Rifling twist-rate primer: Part 1

by Tom Gaylord, a.k.a. B.B. Pelletier

Recently, we have had a number of questions about rifling twist rates that were attached to the twist-rate report. These questions are extremely important to the understanding of how bullets and pellets are stabilized, so I’m starting a tutorial on rifling twists today. I’ll keep adding sections as I see the need to explain more about the topic.

Today, I want to lay a basic foundation of what the rifling twist rate does. Blog reader Feinwerk asked if centerfire rifles (he said higher-power firearm rifles) had different twist rates than rimfire rifles, and the answer is yes. I’ll get to that, but let me start at a time when things were much simpler.

Early firearms shot multiple projectiles, similar to today’s shotguns that shoot birdshot and buckshot, but much cruder. It wasn’t long before people started experimenting with single projectiles. They found that single projectiles retained more of their initial energy than many smaller projectiles, so they did more damage when they connected with a target. The problem was getting them to connect.

After much experimentation, people discovered that spherical projectiles were the best for firearms. They flew the straightest because they didn’t have the irregular surfaces that created low-pressure zones to guide the bullet astray.

Then, rifling was discovered. Straight rifling (straight lands running parallel to the axis of the bore) was first used as a means of holding all the unburned gunpowder residue, of which there was much. That allowed the gun to be fired more times before cleaning. And, at some point, someone cut the grooves in a spiral — to make them longer to hold even more residue? We’ll never know for sure.

Once people saw how much straighter a spinning ball flew compared to one that was not spun intentionally, the race was on. For hundreds of years, the spinning round ball was the only bullet that was known. It reached its zenith as the patched ball used in the American rifle we know as the Kentucky — where the rifling doesn’t even engrave the lead ball, but spins it by spinning a cloth or leather patch that holds the ball tight while it’s inside the barrel. The ball gets very little distortion from the barrel — although there is a pattern around its circumference where the rifling pressed against the patched ball.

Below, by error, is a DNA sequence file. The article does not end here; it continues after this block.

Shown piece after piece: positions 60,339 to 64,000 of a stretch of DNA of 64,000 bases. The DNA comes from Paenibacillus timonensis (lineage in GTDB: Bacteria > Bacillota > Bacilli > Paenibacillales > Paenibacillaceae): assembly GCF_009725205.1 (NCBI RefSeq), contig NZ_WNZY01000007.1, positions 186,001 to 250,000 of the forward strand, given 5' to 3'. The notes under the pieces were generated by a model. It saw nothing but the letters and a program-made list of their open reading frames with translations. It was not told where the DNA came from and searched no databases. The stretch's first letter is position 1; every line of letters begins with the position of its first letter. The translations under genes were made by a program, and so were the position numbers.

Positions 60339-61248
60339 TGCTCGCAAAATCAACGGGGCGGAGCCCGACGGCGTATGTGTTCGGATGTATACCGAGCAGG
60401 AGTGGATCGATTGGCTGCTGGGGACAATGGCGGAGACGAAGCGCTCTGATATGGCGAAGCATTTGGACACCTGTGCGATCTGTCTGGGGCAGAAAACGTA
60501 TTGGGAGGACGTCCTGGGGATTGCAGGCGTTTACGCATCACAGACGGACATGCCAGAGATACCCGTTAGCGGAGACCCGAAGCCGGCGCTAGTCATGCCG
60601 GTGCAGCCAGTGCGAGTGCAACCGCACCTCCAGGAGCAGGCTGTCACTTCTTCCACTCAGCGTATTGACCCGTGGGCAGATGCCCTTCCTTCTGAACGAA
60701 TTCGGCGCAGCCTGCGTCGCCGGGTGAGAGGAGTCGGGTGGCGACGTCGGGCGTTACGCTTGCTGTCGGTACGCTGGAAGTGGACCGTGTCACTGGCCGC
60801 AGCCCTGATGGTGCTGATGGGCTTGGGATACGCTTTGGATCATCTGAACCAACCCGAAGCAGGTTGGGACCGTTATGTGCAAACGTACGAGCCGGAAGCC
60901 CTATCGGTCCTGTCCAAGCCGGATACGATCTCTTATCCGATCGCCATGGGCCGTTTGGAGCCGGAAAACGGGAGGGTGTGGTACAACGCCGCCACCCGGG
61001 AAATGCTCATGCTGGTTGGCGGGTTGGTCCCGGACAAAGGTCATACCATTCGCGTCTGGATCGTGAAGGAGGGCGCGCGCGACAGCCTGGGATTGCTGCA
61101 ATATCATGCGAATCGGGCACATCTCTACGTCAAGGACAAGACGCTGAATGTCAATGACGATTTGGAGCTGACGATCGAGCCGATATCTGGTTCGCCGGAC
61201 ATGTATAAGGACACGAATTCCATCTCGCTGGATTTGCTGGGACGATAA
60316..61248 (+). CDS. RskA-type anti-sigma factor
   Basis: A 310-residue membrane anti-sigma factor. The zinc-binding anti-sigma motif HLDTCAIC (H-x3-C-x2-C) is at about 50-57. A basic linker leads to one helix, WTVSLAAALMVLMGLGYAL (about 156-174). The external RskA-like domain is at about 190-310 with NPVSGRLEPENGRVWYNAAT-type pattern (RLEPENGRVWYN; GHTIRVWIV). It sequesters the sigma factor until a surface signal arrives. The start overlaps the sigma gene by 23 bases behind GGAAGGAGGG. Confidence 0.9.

When the patched ball exits the muzzle, the patch falls away and only the bullet travels on to the target. Accuracy increased with this system, and the loading time dropped because the shooter didn’t have to engrave the lead bullet with the rifling when he loaded the bullet/ball.

The conical bullet
Things never stand still, though, and after the patched ball came into general use shooters began experimenting with bullets that were not balls, but rather longer cylinders of lead. These were the first conical bullets.

ball and conical bullet
Although the round ball is very close to the same diameter as the conical bullet, it takes a lot more spin to stabilize the longer, heavier conical bullet.

A ball doesn’t need to spin very fast to be stable because its surface is smooth and regular. A conical bullet, on the other hand, is irregular — being longer than it is wide. Instead of a ball, it’s more like a spinning top that can balance only on its point as long as it spins fast enough. The longer the bullet, the faster it has to spin to remain pointed forward in flight. This attitude is called stability. If the bullet isn’t spun fast enough to remain point-forward, it’ll wobble like a top slowing down; and the varying air pressure that’s created will quickly cause it to tumble in flight. When that happens, the bullet will stray off its straight path.

Twist rate
This is when barrel makers began to be interested in the twist rates of their rifling. Prior to this time, they simply rifled the barrel with whatever twist rate their machinery supported. It’s a fact that the Hawken brothers rifled all their plains rifles with a 1:48″ twist, regardless of what caliber they happened to be.

With conicals, though, the twist rate does matter. Too slow and the bullet tumbles. Too fast and — well, less is known about what happens when the twist rate is too fast; but in my experience, you’re never able to get the same accuracy that you can when the twist rate is just right. A rifle that puts 10 shots into a half-inch with the right twist rate and bullet may put 10 of a different bullet that’s both lighter and shorter (and therefore both moving and spinning faster) into 1.5 inches.

The length of the barrel does not change the twist rate, nor its effect on the bullet — at least not directly. But a longer barrel sometimes does increase velocity. This is always true when black powder is used and can also be true when slower-burning smokeless powders are used.

A bullet that exits the bore of a barrel (of any length) with a 1:12″ twist rate and is traveling 1,200 f.p.s. is spinning at the rate of 1,200 revolutions per second (RPS). Speed that bullet up to 2,400 f.p.s. as it leaves the muzzle, and you increase the bullet’s spin to 2,400 RPS.